Volvo has had a big hit with its small XC40 crossover. Very big. It has shifted almost 16,000 since it launched early last year – selling at a rate of 2,000 cars a month, it’s Volvo’s most successful model launch in the UK ever.
No surprise then that Volvo should choose this model as the platform to today introduce the new XC40 Recharge, the company’s first ever fully electric car and the first Volvo with the much-anticipated new infotainment system powered entirely by Google Android.
The XC40 Recharge’s electric all-wheel-drive powertrain will be good for more than 400km (WLTP drive cycle) on a single charge and output 408hp. The 78kWh battery charges to 80 per cent of its capacity in 40 minutes using a fast-charger system. It’s top speed is limited to 112mph.
Design-wise, for the XC40 Recharge, Volvo has understandably gone with an “if it ain’t broke” approach and not departed from the award-winning formula of the existing XC40. The most obvious differences between the current XC40 and the new model are a closed, solid grille at the front (full EVs do not require air ventilation like internal combustion engines do) and a space for additional luggage under the front bonnet where the traditional engine would have been.
While the XC40 Recharge is the first full EV from Volvo, more will follow. Over the next five years, the company states it will launch a full EV car every year, in an attempt to hit a target of making all-electric cars half of Volvo global sales by 2025, with the rest being hybrids of some stripe.
‘Recharge’ will now be Volvo’s sub-brand for all these coming chargeable cars, both full EV and hybrid. Every Volvo model in the range will include a Recharge option, from this first XC40 SUV, through the 60 Series, to the flagship XC90.
Pricing is yet to be announced, as is the launch date beyond simply next year. But to meet the anticipated demand for its EVs, Volvo will have to triple production capacity for its electrified cars.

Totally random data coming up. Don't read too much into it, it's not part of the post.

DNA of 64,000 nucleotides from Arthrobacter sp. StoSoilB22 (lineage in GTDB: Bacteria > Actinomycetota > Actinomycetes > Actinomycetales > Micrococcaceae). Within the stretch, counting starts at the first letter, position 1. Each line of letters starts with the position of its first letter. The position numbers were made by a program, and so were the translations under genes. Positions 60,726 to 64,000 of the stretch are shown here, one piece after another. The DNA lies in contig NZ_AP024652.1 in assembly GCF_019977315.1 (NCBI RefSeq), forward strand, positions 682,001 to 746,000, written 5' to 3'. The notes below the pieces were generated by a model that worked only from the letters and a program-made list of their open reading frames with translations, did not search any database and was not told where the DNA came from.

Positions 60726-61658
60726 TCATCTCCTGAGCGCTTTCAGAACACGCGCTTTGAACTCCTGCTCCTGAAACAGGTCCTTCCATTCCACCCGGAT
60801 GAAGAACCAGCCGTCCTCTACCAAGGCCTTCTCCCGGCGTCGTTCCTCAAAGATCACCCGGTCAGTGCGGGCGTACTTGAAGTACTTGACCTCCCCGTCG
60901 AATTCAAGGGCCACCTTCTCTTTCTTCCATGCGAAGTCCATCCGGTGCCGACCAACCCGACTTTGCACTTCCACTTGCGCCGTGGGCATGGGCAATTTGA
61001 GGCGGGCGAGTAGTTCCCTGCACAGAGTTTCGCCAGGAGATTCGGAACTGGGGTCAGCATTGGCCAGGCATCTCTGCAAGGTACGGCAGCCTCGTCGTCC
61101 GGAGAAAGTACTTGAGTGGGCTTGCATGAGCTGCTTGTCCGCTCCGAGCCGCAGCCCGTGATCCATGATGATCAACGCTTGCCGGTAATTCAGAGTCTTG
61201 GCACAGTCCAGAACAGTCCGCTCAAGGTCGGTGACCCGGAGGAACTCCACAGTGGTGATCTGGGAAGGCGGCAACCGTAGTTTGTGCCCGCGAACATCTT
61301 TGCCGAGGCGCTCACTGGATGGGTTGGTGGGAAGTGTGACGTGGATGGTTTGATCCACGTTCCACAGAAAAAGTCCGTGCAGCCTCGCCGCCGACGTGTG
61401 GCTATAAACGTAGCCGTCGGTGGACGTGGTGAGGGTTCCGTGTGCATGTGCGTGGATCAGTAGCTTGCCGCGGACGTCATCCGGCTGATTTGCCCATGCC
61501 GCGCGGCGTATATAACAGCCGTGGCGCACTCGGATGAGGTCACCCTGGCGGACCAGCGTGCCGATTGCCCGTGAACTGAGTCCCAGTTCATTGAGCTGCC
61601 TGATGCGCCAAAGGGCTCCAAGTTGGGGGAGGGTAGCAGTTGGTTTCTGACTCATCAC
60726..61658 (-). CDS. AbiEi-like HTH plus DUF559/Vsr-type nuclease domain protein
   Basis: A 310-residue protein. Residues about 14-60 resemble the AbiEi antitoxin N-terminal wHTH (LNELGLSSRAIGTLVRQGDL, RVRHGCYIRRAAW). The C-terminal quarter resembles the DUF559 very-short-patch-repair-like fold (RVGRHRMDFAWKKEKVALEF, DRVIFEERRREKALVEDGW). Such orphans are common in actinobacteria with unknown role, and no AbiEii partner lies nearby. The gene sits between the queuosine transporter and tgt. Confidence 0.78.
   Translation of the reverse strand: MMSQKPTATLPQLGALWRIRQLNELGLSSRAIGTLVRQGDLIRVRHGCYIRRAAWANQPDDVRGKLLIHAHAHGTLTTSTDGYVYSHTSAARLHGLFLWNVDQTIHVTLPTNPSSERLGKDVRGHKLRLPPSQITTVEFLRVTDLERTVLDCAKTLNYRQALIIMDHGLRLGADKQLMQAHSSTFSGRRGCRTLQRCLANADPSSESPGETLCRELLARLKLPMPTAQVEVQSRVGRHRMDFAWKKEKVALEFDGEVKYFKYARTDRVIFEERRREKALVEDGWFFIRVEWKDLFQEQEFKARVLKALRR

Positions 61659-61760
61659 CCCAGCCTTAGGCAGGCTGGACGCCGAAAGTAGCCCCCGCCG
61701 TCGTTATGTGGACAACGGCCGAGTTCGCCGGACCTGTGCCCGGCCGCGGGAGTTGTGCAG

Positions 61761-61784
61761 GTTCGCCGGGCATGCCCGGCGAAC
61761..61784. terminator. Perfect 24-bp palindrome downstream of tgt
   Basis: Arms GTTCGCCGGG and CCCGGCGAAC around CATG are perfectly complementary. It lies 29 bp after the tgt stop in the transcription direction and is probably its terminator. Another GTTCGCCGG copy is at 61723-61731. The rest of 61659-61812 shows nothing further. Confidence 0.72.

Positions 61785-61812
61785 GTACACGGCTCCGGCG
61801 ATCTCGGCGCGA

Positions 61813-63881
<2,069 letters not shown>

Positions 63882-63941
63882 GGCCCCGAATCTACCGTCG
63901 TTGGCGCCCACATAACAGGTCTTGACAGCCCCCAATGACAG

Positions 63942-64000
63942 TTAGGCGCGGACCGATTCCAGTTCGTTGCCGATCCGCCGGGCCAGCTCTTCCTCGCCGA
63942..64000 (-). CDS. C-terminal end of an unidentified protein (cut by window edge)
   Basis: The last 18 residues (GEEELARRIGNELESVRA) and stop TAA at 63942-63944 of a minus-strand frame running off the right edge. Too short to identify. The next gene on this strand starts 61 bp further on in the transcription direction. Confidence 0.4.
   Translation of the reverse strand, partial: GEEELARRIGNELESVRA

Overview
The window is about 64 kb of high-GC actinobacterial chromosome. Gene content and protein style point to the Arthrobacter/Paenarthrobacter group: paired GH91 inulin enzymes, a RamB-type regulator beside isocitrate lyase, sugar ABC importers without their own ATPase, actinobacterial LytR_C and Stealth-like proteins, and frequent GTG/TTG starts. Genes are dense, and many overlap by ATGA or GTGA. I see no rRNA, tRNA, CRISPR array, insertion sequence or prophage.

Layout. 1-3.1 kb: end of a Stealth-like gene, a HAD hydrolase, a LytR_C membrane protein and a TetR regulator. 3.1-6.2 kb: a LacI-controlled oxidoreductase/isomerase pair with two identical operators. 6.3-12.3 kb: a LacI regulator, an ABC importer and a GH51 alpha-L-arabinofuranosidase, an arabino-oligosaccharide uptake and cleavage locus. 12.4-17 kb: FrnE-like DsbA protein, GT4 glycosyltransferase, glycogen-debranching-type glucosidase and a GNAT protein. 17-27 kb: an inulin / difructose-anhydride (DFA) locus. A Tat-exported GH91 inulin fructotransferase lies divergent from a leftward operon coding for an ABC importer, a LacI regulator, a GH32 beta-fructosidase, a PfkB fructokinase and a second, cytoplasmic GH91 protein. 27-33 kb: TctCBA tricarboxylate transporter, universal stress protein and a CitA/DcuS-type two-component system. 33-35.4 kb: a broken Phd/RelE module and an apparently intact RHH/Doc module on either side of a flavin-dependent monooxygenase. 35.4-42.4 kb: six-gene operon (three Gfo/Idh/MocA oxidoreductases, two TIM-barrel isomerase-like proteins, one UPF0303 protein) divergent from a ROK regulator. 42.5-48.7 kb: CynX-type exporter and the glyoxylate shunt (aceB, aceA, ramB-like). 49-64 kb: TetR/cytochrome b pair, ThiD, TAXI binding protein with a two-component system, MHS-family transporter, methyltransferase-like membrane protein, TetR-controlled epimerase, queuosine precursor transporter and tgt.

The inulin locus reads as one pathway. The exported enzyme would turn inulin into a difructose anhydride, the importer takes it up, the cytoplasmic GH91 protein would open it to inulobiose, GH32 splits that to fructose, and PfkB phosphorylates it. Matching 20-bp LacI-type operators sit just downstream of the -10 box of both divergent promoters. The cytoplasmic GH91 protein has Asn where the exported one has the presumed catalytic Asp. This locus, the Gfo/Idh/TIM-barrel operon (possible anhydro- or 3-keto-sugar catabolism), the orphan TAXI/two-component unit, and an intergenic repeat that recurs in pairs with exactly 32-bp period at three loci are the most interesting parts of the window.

The Swedish manufacturer announced back in 2017 that, from 2019, it would produce only three types of vehicles: pure electric, plug-in hybrids and “mild” hybrids (typically a car with a larger starter motor fitted with a 48V battery that takes power from regenerative breaking to deploy when next starting off).
For Volvo fans who don’t quite want to go full EV, an XC40 T5 petrol-electric plug-in hybrid will also launch in early 2020. The car will ride on a new platform also used on the 01, 02, and 03 models from Lynk & Co, another brand owned by Volvo’s parent company Geely.
Next year will be a big year for full-EV models, with the rate of releases from traditional car manufacturers increasing exponentially. They have had time to catch up with Tesla – which itself is bringing out its Roadster in 2020 – and will be rolling out production EVs in every price bracket.
Models already confirmed for 2020 release include the Polestar 2 from Volvo’s sister brand, the Audi e-tron GT, BMW iX3, Mini Electric, Porsche Taycan and Volkswagen ID.3. VW alone says it will produce 15 million vehicles based on its new ID hardware by 2028.
If you’re thinking of making the switch, here’s our guide to the best electric cars.
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